60 of the Nepal plane crash victims handed over to relatives
Rescuers were still searching for two bodies at the site.
KATHMANDU (AP) - Authorities in Nepal have handed to relatives the bodies of 60 of the 72 people killed in a plane crash last week, the airline said.
Rescuers were still searching for two bodies at the site where a Yeti Airlines flight with 72 on board crashed on Jan. 15 at the resort town of Pokhara, 200 kilometers (125 miles) west of the capital, Kathmandu.
Among the 10 other bodies recovered, six have been identified and will be returned to relatives soon and four others still need to be identified, the airline said in a statement late Monday.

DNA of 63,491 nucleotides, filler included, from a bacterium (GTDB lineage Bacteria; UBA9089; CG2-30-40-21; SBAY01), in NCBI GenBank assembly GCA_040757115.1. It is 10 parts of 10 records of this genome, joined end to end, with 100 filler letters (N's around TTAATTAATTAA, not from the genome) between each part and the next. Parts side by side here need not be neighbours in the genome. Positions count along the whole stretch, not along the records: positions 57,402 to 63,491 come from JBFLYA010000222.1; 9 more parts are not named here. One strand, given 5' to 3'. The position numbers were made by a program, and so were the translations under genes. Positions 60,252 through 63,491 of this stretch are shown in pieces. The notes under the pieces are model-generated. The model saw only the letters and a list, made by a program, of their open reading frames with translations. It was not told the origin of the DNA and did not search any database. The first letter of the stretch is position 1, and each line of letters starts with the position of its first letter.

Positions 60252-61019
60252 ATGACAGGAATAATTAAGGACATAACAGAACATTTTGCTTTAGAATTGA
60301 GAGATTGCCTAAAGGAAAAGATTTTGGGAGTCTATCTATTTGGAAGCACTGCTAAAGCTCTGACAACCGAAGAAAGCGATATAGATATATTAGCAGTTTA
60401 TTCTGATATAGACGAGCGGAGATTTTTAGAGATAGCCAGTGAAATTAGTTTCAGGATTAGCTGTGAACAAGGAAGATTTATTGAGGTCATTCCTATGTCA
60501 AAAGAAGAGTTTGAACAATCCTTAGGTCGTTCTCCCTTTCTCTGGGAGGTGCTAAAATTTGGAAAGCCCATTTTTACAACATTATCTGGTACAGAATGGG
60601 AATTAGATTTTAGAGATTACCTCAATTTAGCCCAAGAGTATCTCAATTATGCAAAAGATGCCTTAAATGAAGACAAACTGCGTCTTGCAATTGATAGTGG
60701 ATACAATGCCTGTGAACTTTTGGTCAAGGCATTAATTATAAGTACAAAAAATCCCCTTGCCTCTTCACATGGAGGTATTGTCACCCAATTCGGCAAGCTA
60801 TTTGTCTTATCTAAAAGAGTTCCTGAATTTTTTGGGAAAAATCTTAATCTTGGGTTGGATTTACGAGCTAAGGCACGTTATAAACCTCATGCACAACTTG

The twin-engine ATR 72-500 aircraft plummeted into a gorge as it was approaching Pokhara International Airport in the Himalayan foothills. The crash site is about 1.6 kilometers (1 mile) from the runway at an elevation of about 820 meters (2,700 feet).
While it’s still not clear what caused the crash, some aviation experts say video taken from the ground of the plane’s last moments indicated it went into a stall, although it’s unclear why.
Nepal’s Civil Aviation Authority has also said the airport’s instrument landing system will not be working until Feb. 26 — eight weeks after the airport began operations on Jan. 1. Aviation safety experts have said the absence reflects the poor air safety record in Nepal, where mountainous terrain and the resulting variable weather conditions make flying conditions difficult.
The crash is Nepal’s deadliest since 1992, when a Pakistan International Airlines plane plowed into a hill as it tried to land in Kathmandu, killing all 167 people on board. There have been 42 fatal plane crashes in Nepal since 1946, according to the Safety Matters Foundation.